D&D Movie/TV Spider-Man: Homecoming Writers Talk D&D Movie

Jonathan Goldstein and John Francis Daley talked to Hollywood Reporter about the D&D movie, it's comedic themes, and how the directors are working directly with WotC.

intro-1589208387.jpg

They directed Game Night, and wrote Spider-Man: Homecoming. They mentioned that they had been supposed to fly here to the UK to scout locations in March, but the pandemic interrupted that.

They also mentioned comedic elements and characters in the movie, which currently has a projected release date of May 27th, 2022. No actors are yet cast.

It's not an out and out comedy, but it is an action-fantasy movie with a lot of comedic elements and characters we hope people will really get into and enjoy watching their adventures.


Daley plays a weekly D&D game, so he is familiar with the genre. But the pair are working directly with WotC.

We haven't been accosted by players yet, but we are working with the Wizards of the Coast, the brand holders of D&D. They are the experts. We have people there that we work with and it's pretty helpful, because as much as we know about D&D, it's a drop in the bucket compared to the 45 years of lore that's out there, so these guys are such a resource. If we need a particular spell that a [high]-level wizard could do, they could give us a list. It's a lot of fun.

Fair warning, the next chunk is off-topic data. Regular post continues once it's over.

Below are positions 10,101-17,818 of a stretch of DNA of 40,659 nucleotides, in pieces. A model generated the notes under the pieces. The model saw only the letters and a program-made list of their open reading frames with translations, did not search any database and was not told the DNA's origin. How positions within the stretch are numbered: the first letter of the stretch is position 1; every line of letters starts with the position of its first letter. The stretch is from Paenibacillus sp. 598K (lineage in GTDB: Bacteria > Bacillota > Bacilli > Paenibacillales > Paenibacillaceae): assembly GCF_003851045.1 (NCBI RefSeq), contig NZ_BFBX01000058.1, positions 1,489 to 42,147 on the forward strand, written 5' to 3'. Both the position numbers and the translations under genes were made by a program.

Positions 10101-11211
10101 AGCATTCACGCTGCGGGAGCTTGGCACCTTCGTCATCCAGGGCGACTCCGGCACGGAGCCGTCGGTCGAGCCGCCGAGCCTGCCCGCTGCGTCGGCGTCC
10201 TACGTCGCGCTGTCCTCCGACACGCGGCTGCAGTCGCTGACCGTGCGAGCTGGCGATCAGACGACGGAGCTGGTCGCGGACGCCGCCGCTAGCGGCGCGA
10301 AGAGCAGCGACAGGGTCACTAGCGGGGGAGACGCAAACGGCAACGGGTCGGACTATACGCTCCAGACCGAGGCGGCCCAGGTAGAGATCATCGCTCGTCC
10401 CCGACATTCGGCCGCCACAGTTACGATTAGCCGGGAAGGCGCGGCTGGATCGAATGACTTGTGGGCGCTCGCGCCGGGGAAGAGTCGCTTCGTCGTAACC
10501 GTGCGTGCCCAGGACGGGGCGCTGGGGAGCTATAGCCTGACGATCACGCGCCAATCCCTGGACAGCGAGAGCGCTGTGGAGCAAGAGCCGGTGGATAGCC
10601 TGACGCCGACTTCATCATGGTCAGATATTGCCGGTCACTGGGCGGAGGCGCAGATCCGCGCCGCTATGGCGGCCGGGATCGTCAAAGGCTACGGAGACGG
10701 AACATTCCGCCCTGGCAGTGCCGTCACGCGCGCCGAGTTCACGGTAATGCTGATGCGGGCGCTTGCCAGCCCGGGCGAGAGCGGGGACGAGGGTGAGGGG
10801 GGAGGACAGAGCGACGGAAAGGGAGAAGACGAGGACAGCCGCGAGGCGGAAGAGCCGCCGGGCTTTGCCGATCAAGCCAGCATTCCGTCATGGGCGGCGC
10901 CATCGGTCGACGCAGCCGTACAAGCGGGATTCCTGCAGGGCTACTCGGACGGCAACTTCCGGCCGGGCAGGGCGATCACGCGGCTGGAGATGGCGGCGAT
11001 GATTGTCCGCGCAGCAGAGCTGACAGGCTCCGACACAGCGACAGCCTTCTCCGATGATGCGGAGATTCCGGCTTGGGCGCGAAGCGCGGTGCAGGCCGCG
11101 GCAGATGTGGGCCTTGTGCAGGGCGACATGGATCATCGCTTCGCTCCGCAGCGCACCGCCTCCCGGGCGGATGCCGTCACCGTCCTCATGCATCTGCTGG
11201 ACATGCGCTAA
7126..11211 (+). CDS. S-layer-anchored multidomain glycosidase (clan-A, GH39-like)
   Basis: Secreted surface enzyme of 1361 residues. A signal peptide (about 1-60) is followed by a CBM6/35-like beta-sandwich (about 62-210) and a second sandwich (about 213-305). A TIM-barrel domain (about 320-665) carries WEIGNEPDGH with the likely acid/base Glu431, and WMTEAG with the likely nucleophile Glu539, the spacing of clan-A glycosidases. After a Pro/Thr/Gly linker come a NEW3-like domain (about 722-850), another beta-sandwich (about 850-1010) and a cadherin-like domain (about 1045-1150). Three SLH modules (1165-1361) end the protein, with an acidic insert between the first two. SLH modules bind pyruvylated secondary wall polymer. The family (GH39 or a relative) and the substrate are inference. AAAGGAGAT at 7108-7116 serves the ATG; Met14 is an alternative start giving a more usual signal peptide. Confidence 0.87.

Last edited:

log in or register to remove this ad

Russ Morrissey

Russ Morrissey

Eis

Explorer
wait I skimmed a bunch of this thread but I saw a few people mention Modern English......are they, like, still around? And even if they are do you really think they could do a good soundtrack for a Dungeons and Dragons movie? I mean, I like "I'll Melt with You" a lot but jeez
 

log in or register to remove this ad

OB1

Jedi Master
Couldn't be happier than the choice to have Jonathan Goldstein and John Francis Daley writing the movie. They proved with Spider-Man that they can work in the scrutiny of two powerful executive teams (Marvel and Sony) to create a memorable story about a brave adventurer facing deadly perils, and did so with humor, heart, and respect for the source material without being slavishly devoted to it. All of those skills should serve this film well.